We are extremely concerned about Aston University’s recent announcement that it intends to close its Department of History, Languages and Translation. These plans will damage Aston’s reputation and its ability to serve its main beneficiaries (students; business and the professions; region and society). They will also further weaken the vital role these disciplines play in the British higher education sector and society in general.
The main rationale given is that the university wants to ‘sharpen its offering’ by solely focussing on Health, Engineering and Business. 21 permanent staff and 3 fixed-term staff have been informed that their posts are ‘fully at risk’. Although the University has confirmed that it wants to avoid compulsory redundancies, these are likely as the affected programmes are taught out over the next four years.
The announcement to close down the department was made just before the Easter break, in the last week of an extraordinarily exhausting teaching term where the 24 staff now under threat provided excellent online teaching and support to their students under difficult conditions. This decision was announced on the same day colleagues were congratulated for their contribution to the Research Excellence Framework.
The University’s sudden choice to narrow Aston’s focus on Health, Engineering and Business fails to acknowledge that historical understanding, language proficiency, and intercultural competence are essential for operating responsibly and effectively in a globalised modern world. Aston’s own research shows that SMEs making use of language capabilities are 30% more successful in exporting than those who do not.
Staff in the department are involved in community engagement and research projects that make a difference to the Midlands and the world. One example, funded by Birmingham City Council and the British Academy, is a project run by Aston’s translation scholars that will improve public health in minority communities in East Birmingham by removing language barriers to important public health information through empowering community translators. The History programme has made important interventions in public debates on the legacies of Empire, slavery, and on violence against ethnic minorities in British history.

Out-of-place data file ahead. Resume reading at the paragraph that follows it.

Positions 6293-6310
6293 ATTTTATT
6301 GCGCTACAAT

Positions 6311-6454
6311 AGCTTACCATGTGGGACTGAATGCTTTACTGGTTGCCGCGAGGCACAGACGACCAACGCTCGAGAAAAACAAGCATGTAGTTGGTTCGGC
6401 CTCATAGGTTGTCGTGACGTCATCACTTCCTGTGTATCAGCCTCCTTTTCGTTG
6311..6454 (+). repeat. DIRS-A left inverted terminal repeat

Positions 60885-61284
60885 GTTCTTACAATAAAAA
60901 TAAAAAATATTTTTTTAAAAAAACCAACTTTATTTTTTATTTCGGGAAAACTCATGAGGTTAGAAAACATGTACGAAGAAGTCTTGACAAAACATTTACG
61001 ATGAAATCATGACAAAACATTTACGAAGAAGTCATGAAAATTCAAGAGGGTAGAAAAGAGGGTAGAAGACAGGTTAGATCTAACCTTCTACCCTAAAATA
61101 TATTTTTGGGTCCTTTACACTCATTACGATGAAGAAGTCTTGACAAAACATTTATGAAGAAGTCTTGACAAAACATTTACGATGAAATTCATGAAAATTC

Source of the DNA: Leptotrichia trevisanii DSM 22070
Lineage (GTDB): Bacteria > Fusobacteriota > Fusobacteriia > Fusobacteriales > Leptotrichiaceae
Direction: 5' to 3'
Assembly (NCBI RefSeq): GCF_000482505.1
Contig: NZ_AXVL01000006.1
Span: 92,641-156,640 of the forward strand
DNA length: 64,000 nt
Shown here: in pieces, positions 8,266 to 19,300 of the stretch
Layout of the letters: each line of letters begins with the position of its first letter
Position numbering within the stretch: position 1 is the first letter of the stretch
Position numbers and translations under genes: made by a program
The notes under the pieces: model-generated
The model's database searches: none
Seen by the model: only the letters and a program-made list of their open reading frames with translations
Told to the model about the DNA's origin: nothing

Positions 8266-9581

The proposed closure affects not just the undergraduate language programmes, which have recently been revamped to increase both recruitment and employability in line with the University’s strategic aims. Two internationally renowned Master’s programmes in Translation Studies are to be discontinued, as are the History programmes that were only introduced just under three years ago – with a six-figure investment by the University and rising recruitment figures – and whose first cohort is more than a year away from graduation.
Also under threat is the University’s Languages for All programme, a core part of the University’s widening participation strategy. Disinvesting in this programme will mainly disadvantage those students who have not had the opportunity to study languages at school, which is the case for the great majority of Aston’s student body. Language study adds valuable transferable skills to the students’ skills portfolio, such as critical thinking, problem-solving, resilience and intercultural awareness. Depriving students of the opportunity to access languages flies in the face of the University’s claim to internationalism and equal opportunities for all.
One of the widening participation programmes that is also at risk is Routes into Languages. Through our expertise in teaching modern languages and culture, staff from the department have provided leadership and coordination for the West Midlands arm of this national flagship outreach programme. Over recent years, the consortium has reached more than 15,000 underserved students in 455 schools in the region, often in disadvantaged areas.
This sweeping proposal to close a whole host of programmes and services has far-reaching implications with regards to how much we value language learning and the Humanities in general in the UK. Closing yet another language department – as well as a young, yet thriving History section – will only add fuel to the rhetoric that learning languages is unimportant and of little value, thus perpetuating the spectre of Anglophone monolingualism.
Please sign this petition and share it widely within your networks to help the Department of History, Languages and Translation at Aston University continue to play its vital role in Birmingham and beyond.
We also encourage you to send your emails of support to Aston’s Vice Chancellor Alec Cameron (c/o HR contact Claire Freeman: email@example.com), requesting that they withdraw this proposal and enter a meaningful dialogue about the future of the disciplines in question.